Keeping the Right Temperatures

Your food is washed and prepped, your tools are clean, and your hands are prepped, so now it is down to cooking! Vegetables and fruits are easy enough to cook, it all depends on when they get tender enough for your tasting. Meat, fish, and poultry, though, needs to be cooked to certain temperatures in order to kill off all bacteria and keep your meals safe. Getting a good meat thermometer is a good idea if you want to make sure you’re cooking your meats correctly, especially when using an oven.

For a quick guide on what temperature to cook your meat to, then the FDA recommends:

  • Beef, pork, fish, and lamb cooked to 145°F
  • Above ground meats cooked to 160°F
  • Turkey, chicken, and duck cooked to 165°F
  • Above ground poultry cooked to 165°F

Safe Storage

If you’re doing weekly meal preps or putting away leftovers, you need to make sure you are properly storing your meals. Sealed containers with lids are great and making sure that they are all properly cleaned before you put your meals into them is best. Also make sure you check for any cracks or leaks in your meal storage containers. Keeping all cooked foods in the fridge for later eating is a must, and the FDA recommends that you put all leftovers away within 2-hours of when they finished being cooked.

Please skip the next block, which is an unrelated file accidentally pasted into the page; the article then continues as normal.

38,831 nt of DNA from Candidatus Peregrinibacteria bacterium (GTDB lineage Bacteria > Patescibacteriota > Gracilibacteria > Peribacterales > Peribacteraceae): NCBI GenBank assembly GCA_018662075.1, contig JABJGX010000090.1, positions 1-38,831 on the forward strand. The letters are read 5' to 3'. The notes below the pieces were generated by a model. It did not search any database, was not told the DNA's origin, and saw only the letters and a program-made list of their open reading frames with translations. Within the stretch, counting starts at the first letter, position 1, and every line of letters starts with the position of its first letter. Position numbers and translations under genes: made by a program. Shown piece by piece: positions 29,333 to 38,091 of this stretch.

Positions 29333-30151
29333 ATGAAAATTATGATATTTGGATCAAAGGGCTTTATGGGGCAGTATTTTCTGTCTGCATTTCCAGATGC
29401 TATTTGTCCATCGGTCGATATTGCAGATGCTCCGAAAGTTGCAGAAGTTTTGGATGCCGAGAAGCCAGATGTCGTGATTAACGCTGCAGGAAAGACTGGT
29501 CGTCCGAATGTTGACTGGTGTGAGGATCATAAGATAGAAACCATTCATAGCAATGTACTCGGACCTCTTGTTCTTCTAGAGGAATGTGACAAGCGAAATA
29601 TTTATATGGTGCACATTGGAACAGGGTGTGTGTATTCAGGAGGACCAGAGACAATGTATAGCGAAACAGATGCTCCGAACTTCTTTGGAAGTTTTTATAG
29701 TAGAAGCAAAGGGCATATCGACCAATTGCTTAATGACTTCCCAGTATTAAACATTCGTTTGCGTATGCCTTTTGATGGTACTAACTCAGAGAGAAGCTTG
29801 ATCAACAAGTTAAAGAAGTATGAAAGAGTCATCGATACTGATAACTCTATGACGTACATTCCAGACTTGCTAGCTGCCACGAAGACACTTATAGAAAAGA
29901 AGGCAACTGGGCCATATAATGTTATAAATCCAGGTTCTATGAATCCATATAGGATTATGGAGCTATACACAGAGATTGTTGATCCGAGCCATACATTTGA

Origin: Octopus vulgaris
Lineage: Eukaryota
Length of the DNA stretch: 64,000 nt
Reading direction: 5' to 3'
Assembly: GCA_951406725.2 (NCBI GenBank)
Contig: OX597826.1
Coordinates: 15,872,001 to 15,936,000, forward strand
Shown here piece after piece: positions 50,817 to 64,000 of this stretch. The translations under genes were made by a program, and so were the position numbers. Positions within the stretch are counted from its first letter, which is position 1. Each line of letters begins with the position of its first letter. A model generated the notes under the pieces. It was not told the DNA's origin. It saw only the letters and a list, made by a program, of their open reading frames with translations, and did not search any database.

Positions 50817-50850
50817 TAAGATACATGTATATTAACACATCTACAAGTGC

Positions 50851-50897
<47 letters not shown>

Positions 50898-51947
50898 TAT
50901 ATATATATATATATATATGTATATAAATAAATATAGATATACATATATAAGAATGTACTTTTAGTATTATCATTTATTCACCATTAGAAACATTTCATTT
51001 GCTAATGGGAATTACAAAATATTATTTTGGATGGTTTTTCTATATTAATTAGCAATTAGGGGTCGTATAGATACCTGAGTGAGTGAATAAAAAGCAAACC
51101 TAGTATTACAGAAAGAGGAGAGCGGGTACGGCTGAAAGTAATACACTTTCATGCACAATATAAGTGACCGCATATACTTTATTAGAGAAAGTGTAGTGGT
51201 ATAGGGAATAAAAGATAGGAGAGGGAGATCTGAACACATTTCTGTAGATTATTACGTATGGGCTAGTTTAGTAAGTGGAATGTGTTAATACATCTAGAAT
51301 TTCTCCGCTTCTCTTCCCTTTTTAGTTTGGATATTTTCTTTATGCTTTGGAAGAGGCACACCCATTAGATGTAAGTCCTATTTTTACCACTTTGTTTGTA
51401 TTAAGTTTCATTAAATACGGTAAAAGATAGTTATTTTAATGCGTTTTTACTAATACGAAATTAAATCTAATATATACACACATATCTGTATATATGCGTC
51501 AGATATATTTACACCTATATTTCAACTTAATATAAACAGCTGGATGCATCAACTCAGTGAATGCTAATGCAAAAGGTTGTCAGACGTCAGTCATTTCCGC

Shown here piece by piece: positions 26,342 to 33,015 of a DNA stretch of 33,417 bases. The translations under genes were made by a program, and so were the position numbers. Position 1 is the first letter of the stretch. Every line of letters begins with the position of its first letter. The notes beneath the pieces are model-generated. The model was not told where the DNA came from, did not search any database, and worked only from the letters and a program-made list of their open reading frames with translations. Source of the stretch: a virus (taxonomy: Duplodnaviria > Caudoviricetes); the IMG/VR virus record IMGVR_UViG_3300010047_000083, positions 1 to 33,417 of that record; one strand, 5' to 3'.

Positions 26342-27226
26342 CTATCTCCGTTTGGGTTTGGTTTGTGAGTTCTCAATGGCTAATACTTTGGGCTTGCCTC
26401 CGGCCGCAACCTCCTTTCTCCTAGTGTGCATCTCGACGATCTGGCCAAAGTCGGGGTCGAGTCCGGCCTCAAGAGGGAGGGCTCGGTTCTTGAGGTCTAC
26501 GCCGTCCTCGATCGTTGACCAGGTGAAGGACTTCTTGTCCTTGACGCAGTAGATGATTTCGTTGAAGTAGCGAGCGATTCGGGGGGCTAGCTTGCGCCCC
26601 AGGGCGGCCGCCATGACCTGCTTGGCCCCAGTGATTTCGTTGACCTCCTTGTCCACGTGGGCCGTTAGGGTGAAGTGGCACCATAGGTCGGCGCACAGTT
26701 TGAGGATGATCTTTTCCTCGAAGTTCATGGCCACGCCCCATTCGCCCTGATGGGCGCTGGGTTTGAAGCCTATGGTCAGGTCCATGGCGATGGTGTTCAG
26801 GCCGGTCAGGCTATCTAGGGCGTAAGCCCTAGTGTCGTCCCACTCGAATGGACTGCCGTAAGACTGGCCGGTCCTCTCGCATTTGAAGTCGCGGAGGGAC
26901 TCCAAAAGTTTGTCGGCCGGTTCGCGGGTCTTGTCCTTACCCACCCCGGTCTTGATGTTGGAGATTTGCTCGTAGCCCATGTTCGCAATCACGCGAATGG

When it comes to lunches, for parents and kids, then make sure that lunchboxes are insulated to keep cool temperatures and are packed with a cool pack every day. Even for peanut butter sandwiches or chips, keeping your child’s lunchbox cold is how you make sure bacteria doesn’t start to grow.

If you think anyone in your family might be experiencing food poisoning or a serious medical emergency, then The Colony ER Hospital is always here to provide you with concierge-level emergency care. We encourage everyone to pay attention to their food preparations to give you family a great foundation for good health.

This blog is written by Maggie Berardo, content writer at Nutex Health.

Nutex Health, Inc supports you and your family’s health. You can depend on The Colony Emergency Room Hospital or any one of our concierge-level, freestanding emergency facilities to deliver the emergency care you deserve, 24 hours a day, 365 days a year.